The ecological footprint of a human activity can be measured in global hectares (gha). Cotton's ecological footprint to produce one ton of product ranges from 2.17 gha for organic cotton to 3.57 gha for conventional cotton (see this analysis). How significant is that, relative to our total global ecological footprint?
The ecological footprint is the impact of a person or community on the environment, expressed as the amount of land required to sustain their use of natural resources. A global hectare (gha) from Wikipedia:
One global hectare represents the average productivity of all biologically productive areas (measured in hectares) on earth in a given year.
The global hectare is a useful measure of biocapacity as it can convert things like human dietary requirements into a physical area, which can show how many people a certain region on earth can sustain, assuming current technologies and agricultural methods. It can be used as a way of determining the relative carrying capacity of the earth.
The total number of global hectares is approximately 11.3 billion, averaging about 1.8 global hectares per person (2004).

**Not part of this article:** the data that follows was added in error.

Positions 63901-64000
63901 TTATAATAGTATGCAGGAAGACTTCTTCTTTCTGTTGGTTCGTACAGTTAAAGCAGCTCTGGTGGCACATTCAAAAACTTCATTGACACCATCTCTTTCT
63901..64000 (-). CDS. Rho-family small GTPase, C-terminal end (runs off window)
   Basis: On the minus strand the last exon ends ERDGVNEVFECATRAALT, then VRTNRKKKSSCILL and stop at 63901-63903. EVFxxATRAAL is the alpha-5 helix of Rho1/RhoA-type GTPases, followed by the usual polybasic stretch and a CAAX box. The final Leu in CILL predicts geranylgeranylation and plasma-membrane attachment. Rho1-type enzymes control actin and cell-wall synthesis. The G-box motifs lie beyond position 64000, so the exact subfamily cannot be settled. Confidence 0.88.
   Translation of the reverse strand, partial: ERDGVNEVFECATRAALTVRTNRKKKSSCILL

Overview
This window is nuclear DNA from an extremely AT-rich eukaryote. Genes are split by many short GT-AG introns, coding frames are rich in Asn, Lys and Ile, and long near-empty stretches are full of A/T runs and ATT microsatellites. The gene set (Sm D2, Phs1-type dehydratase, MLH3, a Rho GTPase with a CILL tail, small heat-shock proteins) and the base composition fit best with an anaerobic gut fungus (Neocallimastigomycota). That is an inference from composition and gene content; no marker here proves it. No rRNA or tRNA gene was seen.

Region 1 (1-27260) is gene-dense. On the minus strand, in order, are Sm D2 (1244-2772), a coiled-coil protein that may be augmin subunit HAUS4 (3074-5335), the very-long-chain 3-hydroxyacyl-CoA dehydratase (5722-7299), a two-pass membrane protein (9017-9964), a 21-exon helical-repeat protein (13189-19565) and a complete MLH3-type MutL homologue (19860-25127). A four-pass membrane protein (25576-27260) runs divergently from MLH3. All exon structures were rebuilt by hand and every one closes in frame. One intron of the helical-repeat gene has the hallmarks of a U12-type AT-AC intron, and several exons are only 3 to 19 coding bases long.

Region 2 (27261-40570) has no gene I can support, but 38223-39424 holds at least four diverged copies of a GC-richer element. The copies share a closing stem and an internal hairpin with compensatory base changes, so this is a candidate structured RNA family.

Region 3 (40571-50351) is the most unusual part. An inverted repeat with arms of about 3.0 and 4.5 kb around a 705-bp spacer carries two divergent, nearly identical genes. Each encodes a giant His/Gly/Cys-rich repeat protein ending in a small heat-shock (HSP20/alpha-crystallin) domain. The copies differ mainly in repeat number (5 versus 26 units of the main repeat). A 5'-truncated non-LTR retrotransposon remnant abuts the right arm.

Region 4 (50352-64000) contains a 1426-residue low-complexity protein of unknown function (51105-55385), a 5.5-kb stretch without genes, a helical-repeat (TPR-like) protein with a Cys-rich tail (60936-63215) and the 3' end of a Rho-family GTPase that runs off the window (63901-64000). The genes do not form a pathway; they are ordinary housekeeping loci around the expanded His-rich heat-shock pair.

I highly suggest you read this page here: http://www.footprintnetwork.org/en/index.php/GFN/page/frequently_asked_questions/ and here:http://www.footprintnetwork.org/en/index.php/newsletter/bv/humanity_now_demanding_1.4_earths
which explains global footprint quite nicely and puts it into perspective.
The data show that humanity’s demand on the biosphere for providing natural resources and absorbing carbon dioxide emissions is 44 percent more than what nature can provide. This ecological overshoot means it now takes approximately 18 months for the Earth to regenerate what we use in one year. The urgent threats we are facing today - most notably climate change, but also biodiversity loss, shrinking forests, declining fisheries and freshwater stress - are symptoms of this trend.